An Earth-size Diamond in the Sky: The Coolest Known White Dwarf Detected

by Shannon Hall on June 23, 2014

Artist impression of a white dwarf star in orbit with pulsar PSR J2222-0137. It may be the coolest and dimmest white dwarf ever identified. Credit: B. Saxton (NRAO/AUI/NSF)

An artist’s conception of a white dwarf star in orbit with pulsar PSR J2222-0137. Image Credit: B. Saxton (NRAO/AUI/NSF)

We live in a vast, dark Universe, which makes the smallest and coolest objects extremely difficult to detect, save for a stroke of luck. Often times this luck comes in the form of a companion. Take, for example, the first exoplanet detected due to its orbit around a pulsar — a rapidly spinning neutron star.

A team of researchers using the National Radio Astronomy Observatory’s Green Bank Telescope and the Very Long Baseline Array (VLBA), as well as other observatories have repeated the story, detecting an object in orbit around a distant pulsar. Except this time it’s the coldest, faintest white dwarf ever detected. So cool, in fact, its carbon has crystallized.

The punch line is this: with the help of a pulsar, astronomers have detected an Earth-size diamond in the sky.

“It’s a really remarkable object,” said lead author David Kaplan from the University of Wisconsin-Milwaukee in a press release. “These things should be out there, but because they are so dim they are very hard to find.”

The story begins when Dr. Jason Boyles, then a graduate student at West Virginia University, identified a pulsar, dubbed PSR J2222-0127, 900 light-years away in the constellation Aquarius.

When the core of a massive star runs out of energy, it collapses to form an incredibly dense neutron star or black hole. Bring a teaspoon of neutron star to Earth and it would outweigh Mount Everest at about a billion tons. A pulsar is simply a spinning neutron star.

But as a pulsar spins, lighthouse-like beams of radio waves stream from the poles of its powerful magnetic field. If they sweep past the Earth, they’ll give rise to blips of radio waves, so regular that you could set your watch by them. But if the pulsar carries a companion in tow, the tiny gravitational tugs can offset that timing slightly.

The first observations of PSR J2222-0137 identified that it was spinning more than 30 times each second. It was then observed over a two-year period with the VLBA. By applying Einstein’s theory of relativity — which predicts that light slows in the presence of a gravitational field — the researchers studied how the gravity of the companion warped space, causing delays in the radio signal as the pulsar passed behind it.

The delayed travel times helped the researchers determine the individual masses of the two stars. The pulsar has a mass of 1.2 times that of the Sun and the companion a mass 1.05 times that of the Sun. Previously, researchers had thought the companion was likely another neutron star, or a white dwarf, the remnant of a Sun-like star.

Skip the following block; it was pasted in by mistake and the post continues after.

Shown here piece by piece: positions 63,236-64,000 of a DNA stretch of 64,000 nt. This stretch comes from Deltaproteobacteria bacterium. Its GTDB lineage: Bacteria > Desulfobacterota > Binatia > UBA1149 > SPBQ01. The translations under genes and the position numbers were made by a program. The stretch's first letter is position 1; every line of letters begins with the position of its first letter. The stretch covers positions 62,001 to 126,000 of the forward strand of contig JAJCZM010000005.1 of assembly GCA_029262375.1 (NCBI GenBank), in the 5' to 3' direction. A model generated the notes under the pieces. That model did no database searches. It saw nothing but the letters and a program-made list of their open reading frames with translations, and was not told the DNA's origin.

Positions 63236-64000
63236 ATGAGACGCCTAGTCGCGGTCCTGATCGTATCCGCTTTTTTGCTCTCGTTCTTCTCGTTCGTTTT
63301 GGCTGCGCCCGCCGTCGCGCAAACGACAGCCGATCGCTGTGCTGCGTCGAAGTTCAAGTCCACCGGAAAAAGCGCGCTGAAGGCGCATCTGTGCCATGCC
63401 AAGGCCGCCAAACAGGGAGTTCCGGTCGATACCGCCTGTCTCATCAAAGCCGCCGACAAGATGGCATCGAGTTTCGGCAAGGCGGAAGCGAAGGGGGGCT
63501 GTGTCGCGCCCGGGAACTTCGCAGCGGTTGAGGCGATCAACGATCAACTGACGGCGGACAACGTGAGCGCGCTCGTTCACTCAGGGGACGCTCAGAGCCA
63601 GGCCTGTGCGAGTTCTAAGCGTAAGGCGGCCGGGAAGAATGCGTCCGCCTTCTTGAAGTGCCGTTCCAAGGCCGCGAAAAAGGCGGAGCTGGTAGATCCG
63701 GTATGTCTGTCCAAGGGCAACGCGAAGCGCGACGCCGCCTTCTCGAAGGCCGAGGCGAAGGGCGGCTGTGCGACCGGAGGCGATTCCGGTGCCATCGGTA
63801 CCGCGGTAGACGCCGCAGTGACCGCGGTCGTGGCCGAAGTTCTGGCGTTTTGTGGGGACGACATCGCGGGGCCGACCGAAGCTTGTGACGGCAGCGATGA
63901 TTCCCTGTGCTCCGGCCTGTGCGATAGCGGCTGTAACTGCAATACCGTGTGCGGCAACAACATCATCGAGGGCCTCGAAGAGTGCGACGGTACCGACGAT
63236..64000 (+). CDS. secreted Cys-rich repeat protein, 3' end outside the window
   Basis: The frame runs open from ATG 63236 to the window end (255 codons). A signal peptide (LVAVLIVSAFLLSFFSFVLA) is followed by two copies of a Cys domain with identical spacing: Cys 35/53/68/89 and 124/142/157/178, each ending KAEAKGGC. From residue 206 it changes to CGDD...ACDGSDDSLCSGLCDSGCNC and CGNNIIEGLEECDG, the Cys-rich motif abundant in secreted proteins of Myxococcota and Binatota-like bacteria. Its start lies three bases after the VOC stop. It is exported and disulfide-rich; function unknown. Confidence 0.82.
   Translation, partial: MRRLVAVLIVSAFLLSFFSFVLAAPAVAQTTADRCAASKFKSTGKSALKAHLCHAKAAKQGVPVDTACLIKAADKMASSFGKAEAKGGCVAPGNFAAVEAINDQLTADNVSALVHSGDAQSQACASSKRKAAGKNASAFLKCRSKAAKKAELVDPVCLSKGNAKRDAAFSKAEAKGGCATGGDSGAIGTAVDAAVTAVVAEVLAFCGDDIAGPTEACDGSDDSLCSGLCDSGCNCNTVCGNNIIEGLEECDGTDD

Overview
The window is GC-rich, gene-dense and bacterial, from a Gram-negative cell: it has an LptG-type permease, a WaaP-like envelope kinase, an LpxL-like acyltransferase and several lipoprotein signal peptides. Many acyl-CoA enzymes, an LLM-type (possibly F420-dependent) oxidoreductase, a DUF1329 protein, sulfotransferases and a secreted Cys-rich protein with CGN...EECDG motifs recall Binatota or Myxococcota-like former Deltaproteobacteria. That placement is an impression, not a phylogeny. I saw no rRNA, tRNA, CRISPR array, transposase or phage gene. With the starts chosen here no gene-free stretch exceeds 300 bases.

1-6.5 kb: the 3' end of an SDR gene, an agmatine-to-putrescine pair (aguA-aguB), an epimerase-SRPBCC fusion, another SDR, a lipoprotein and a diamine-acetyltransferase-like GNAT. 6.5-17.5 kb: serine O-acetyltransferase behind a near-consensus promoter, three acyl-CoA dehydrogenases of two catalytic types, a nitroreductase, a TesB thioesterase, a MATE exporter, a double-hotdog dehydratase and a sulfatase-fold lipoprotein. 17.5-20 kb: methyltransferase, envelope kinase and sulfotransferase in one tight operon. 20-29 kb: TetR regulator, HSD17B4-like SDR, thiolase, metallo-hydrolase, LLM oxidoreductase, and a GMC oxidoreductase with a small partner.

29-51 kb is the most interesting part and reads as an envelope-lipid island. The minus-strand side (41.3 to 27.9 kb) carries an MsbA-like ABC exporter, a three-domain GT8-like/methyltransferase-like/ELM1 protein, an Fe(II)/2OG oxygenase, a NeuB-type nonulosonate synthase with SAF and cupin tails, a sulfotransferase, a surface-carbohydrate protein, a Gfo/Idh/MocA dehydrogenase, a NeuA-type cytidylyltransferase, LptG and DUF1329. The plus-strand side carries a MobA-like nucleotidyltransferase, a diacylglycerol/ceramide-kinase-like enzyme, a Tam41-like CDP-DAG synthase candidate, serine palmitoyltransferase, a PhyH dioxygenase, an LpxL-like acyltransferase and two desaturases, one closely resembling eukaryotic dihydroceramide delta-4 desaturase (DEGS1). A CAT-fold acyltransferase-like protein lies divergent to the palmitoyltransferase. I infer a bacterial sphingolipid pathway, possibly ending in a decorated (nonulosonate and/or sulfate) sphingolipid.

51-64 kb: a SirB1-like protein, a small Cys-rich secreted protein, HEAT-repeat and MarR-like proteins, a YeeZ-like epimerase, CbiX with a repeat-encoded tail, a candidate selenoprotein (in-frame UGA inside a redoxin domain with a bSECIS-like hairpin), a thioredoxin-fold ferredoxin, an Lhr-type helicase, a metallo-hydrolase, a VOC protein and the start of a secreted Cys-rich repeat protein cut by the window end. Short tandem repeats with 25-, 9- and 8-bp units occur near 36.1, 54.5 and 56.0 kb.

But the timing variations made the neutron star scenario unlikely. The orbits were too orderly for a second supernova to have taken place. So knowing the typical brightness of a white dwarf and its distance, astronomers initially thought they would be able to detect the elusive companion in optical and infrared light.

An image taken in visible light at the SOAR telescope of the field of the pulsar/white dwarf pair. There is no evidence for the white dwarf at the position of the pulsar in this deep image, indicating that the white dwarf is much fainter, and therefore cooler, than any such known object. (The two large white circles mask bright, overexposed stars.)

An image taken in visible light at the SOAR telescope of the field of the pulsar/white dwarf pair. The exact location of the white dwarf is known to a pixel. But it’s not there. Image Credit: NOAO

However, neither the Southern Astrophysical Research telescope in Chile nor the 10-meter Keck telescope in Hawaii was able to detect it.

“Our final image should show us a companion 100 times fainter than any other white dwarf orbiting a neutron star and about 10 times fainter than any known white dwarf, but we don’t see a thing,” said coauthor Bart Dunlap, a graduate student at the University of North Carolina. “If there’s a white dwarf there, and there almost certainly is, it must be extremely cold.”

The research team calculated that the white dwarf would be no more than 3,000 degrees Kelvin. At such a low temperature, the collapsed star would be largely crystallized carbon, similar to diamond.

The paper has been accepted for publication in the Astrophysical Journal and may be viewed here.

About 

Shannon Hall is a freelance science journalist. She holds two B.A.'s from Whitman College in physics-astronomy and philosophy, and an M.S. in astronomy from the University of Wyoming. Currently, she is working toward a second M.S. from NYU's Science, Health and Environmental Reporting program.

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